IMASLOWREADER omg i love that cover 1y
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The Age of Innocence | Edith Wharton
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Edwin Booth was John Wilkes Booth‘s (presumably less insane) brother and a prominent actor in NYC in the 1870‘s. Curiously his most famous role was Hamlet, but he‘s not the one highlighted as a Shakespearean actor here. #whartonbuddyread

(And now I can say i got something useful out of the recent novel Booth. ☺️)

BarbaraBB Such a great book 1y
Louise Ah, so that‘s how you knew that! Interesting piece of history. Thanks for sharing! 1y
Lcsmcat Funnily enough I knew that from Sondheim‘s musical Assassins. A much less intellectual way of finding out. 🙀 1y
Graywacke @Lcsmcat never heard of it. Was it fun? 1y
Lcsmcat @Graywacke I only know the music from the original cast album- not lucky enough to have seen it. But it‘s pure Sondheim: intelligent, well written music and lyrics, and funny. I highly recommend giving it a listen. 1y
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The Age of Innocence | Edith Wharton
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The Age of Innocence - Chapters 1-10

Wharton has set us up in a very distinct and privileged world in 1870‘s New York high society. Through Newland Archer we are meeting a whole lot of characters, and, seeing a lot of homes. And there‘s Newland‘s spoken and unspoken observations and issues. What do you think of this setting, world and characters? Are you into this?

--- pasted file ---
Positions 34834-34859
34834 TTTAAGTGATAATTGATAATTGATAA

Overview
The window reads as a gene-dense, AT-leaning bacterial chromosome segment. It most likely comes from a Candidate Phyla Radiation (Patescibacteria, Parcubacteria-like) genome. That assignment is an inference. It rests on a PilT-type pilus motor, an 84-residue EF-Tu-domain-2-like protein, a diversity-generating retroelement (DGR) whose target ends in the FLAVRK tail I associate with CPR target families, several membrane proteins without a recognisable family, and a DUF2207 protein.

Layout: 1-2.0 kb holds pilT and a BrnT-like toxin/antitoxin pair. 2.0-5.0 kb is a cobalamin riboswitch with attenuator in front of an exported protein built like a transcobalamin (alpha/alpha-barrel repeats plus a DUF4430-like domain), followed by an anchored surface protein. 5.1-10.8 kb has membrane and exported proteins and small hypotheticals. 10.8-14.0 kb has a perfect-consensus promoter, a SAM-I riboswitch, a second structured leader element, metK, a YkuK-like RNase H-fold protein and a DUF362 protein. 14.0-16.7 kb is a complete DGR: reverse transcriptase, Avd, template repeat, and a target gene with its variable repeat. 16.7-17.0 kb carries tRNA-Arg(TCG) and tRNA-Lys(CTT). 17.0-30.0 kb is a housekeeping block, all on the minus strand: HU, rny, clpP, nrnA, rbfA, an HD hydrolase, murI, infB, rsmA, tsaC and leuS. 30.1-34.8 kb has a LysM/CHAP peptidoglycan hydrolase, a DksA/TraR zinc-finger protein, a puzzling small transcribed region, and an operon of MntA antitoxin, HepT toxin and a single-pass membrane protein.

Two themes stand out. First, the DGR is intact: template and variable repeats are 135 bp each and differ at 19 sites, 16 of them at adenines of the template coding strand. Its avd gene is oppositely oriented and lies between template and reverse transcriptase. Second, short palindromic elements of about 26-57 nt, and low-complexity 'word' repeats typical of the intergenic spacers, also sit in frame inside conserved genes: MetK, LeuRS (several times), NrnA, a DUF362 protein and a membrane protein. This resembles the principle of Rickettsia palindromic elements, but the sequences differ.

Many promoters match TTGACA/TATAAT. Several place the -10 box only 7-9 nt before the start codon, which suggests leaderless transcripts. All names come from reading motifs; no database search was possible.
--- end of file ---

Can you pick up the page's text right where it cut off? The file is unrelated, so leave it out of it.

I‘m traveling, so my own comments will be a little limited.

Graywacke A couple extra comments up front. Wharton was born in 1862 and sets the story in the world she lived in. She would have been around ten when the story took place. We have not seen her write about this time period before. 1y
Graywacke Quote 1: “Women should be free—as free as we are” … “Nice” women, however wronged, would never claim that kind of freedom he meant… Such verbal generosities were in fact only a humbugging disguise of the inexorable conventions that tied things together and bound people down to the old pattern 1y
Graywacke Quote 2: His heart sank, for he saw that he was saying all the things that young men in the same situation were expected to say, and that she was making the answers that instinct and tradition taught her to make—even to the point of calling him original. 1y